A regional daily newspaper has republished its earliest surviving edition to mark the 275th anniversary of its publication.
The News Letter in Belfast, which is thought to be one of the world’s oldest English language newspapers, has reprinted a historic copy of the paper as a souvenir supplement.
Its oldest surviving edition is dated 3 October 1738 but it was reprinted on 14 October because that is the equivalent date on the modern calender that Britain has been using since 1752.
The News Letter was founded by Francis Joy in September 1737 but no papers from the first 13 months have survived.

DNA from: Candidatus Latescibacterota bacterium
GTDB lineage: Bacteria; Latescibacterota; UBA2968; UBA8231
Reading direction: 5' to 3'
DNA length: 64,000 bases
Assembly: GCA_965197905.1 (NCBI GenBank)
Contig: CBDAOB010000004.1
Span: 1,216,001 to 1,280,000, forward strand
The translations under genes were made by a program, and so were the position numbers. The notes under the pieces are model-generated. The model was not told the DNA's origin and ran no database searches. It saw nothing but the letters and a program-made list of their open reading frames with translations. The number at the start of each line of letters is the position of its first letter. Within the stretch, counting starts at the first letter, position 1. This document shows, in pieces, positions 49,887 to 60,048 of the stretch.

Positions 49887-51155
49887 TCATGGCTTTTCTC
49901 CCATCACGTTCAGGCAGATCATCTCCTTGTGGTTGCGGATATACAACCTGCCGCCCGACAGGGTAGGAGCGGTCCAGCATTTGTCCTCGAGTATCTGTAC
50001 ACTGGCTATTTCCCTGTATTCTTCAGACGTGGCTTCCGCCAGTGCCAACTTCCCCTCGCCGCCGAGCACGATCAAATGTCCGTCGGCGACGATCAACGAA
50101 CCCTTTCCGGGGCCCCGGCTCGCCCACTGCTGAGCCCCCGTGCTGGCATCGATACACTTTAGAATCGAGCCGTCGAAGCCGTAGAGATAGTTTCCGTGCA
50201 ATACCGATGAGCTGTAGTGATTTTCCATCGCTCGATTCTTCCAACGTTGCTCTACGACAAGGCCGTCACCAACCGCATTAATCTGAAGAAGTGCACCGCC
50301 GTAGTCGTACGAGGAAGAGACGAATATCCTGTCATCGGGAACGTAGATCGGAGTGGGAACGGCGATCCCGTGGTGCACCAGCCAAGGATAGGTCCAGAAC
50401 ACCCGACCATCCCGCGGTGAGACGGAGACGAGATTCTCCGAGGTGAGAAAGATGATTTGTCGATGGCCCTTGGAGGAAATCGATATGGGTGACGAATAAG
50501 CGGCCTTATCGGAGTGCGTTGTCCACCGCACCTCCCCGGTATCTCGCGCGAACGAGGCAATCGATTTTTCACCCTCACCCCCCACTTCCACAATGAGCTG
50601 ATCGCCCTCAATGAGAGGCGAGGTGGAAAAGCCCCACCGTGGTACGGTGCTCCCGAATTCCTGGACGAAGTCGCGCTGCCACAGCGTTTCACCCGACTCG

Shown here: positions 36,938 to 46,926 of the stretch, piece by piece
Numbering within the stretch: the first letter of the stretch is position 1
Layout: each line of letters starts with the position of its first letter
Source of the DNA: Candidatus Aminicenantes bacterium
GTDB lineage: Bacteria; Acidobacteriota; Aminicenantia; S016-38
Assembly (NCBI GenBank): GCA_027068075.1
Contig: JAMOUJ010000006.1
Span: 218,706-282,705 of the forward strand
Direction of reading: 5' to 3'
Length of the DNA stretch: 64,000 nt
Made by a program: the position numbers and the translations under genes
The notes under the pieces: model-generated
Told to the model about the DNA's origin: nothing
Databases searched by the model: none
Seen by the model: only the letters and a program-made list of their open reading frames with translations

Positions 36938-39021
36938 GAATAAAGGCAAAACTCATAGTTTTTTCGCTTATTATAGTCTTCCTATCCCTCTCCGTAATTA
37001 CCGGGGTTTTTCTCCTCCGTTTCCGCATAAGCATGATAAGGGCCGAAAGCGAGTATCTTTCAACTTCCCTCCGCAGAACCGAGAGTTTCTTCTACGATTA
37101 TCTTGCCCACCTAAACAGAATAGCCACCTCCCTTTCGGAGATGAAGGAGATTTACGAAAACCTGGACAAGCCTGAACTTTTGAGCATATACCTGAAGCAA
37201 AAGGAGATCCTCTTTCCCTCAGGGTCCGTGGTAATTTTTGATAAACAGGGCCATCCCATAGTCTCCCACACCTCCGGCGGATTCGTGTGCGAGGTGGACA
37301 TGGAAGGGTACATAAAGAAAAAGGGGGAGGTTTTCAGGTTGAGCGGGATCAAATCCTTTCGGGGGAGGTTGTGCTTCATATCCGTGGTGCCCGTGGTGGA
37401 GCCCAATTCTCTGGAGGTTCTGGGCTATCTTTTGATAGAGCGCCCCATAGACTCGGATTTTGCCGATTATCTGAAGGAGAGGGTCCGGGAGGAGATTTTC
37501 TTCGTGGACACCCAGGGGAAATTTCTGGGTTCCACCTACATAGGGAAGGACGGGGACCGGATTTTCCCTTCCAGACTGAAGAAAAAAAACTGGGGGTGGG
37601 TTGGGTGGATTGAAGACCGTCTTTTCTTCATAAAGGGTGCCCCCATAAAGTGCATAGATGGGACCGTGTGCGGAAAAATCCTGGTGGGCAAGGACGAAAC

The title’s 275th anniversary was celebrated last year with a special supplement edition and the unveiling of a blue plaque to Francis Joy in Belfast.
In a story about the edition, editor Rankin Armstrong said: “We hope readers will enjoy both today’s souvenir copy of the oldest surviving News Letter and the fascinating daily snippets that we will be publishing this week from the two surviving October 1738 editions.”
The Belfast News Letter and General Advertiser, as it was initially known, was at first printed twice a week, becoming a daily in the 1800s.
The title has been publishing daily extracts from the first and second surviving News Letter, which was published on 6 October 1738.
They include reports about Dick Turpin, Indian “murders” in Virginia, a highway robbery in Newbury, advertisements from Belfast and Co Antrim, and other foreign and royal reports.